I love doing research, so I went up to the area two or three weeks in advance [of filming]. Unfortunately, the budget was so small that we couldn’t afford to bring the writer over from London so I did a final rewrite. I visited all the pubs and bars and there was one place in particular where a deathly silence fell as soon as I walked in, and forty pairs of drunken eyes stared at me. It was like a scene out of a John Ford western. I ordered a schooner of ale and a guy next to me, very drunk, looked at my long hair and moustache and said “sheeeeeit”. He referred to me as ‘Stalin’ and I held up my glass and smiled at him saying I’d love to talk, but I was dead. He didn’t get it at first, then he began to laugh and the whole room followed before he announced “I love a man with a sense of humour, get this guy a drink on me”. It diffused the situation and from then on those guys in that pub looked after me.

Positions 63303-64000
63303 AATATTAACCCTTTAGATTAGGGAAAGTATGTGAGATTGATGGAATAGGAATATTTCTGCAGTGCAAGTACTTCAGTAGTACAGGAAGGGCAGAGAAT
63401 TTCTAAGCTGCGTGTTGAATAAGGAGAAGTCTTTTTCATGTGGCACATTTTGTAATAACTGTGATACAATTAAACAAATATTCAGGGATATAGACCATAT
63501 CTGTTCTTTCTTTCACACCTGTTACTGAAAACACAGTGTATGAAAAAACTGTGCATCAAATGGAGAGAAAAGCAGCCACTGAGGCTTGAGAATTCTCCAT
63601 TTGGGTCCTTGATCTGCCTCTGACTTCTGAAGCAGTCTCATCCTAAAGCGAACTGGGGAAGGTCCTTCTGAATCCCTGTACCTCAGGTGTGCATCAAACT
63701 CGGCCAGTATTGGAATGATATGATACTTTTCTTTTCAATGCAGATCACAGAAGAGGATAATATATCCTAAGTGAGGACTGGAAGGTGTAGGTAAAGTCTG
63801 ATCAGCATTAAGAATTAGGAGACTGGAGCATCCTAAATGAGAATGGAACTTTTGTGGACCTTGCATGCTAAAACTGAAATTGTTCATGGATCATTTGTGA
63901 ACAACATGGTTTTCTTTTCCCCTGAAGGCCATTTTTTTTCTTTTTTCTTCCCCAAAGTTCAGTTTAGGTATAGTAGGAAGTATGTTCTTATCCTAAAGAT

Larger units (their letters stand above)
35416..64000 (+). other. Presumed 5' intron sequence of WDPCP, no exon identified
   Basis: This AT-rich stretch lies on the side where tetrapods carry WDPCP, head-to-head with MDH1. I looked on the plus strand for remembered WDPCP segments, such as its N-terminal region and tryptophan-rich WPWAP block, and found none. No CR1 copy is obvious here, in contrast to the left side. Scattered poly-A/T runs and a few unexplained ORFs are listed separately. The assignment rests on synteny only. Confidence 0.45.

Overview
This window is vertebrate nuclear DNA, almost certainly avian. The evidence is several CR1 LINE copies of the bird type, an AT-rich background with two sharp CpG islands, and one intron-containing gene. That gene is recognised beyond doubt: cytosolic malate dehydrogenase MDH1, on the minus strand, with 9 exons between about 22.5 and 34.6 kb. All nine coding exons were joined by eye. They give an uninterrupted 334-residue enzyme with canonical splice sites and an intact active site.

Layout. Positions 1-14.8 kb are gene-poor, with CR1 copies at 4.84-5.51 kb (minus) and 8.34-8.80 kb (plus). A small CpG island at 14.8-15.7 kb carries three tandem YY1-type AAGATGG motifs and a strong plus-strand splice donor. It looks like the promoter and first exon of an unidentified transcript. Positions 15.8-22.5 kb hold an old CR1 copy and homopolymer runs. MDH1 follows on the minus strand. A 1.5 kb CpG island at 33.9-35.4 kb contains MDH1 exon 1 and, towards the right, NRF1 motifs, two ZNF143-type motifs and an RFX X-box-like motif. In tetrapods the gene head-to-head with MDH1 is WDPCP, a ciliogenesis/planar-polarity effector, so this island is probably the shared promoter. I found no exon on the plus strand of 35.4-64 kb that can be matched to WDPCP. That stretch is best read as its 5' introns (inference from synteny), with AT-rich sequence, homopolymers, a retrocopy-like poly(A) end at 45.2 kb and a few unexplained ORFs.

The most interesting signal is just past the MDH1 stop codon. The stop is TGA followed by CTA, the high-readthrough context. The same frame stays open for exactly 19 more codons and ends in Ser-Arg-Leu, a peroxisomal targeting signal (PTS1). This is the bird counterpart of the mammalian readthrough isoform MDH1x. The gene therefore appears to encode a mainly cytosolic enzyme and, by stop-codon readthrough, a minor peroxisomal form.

That’s quite similar to what happens with the protagonist in the film.
That’s right. It’s was a very strange culture (laughs). The women weren’t allowed in the bars. They were hardly seen anywhere and the suicide rate of females in that area at the time was five times the national average.
Wake in Fright was regarded as one of the founding films in the new wave of Australian cinema. Were you conscious of starting that trend during production or did you only become aware afterwards?
I didn’t know at the time, but what happened was I became friends with a lot of the young Australian directors, particularly Fred Schepisi and Bruce Bereford, and they asked if I was aware of starting the Austrian film renaissance, which I wasn’t! Those filmmakers thought that if they wanted to make movies, they’d have to go to Hollywood, and suddenly they saw Wake in Fright and realised they could make good films where they were based.
A young man actually came up to me while I was making the film and politely asked if he could sit and observe me directing. He was there for a few weeks watching me work. It was only much later did somebody reminded me that this guy was actually a young Peter Weir.
Was the outback environment a punishing experience?
It’s a strange world. The ground is red and the trees are grey. It’s a wonderful kind of otherworldly landscape and I was totally intrigued by it, but it’s tough out there. I told the wardrobe and production team that I didn’t want any cool colours in the picture. I didn’t want any blues or greens, only yellow, red, orange and burnt sienna. I wanted the audience to feel that heat which drives you, literally, to drink.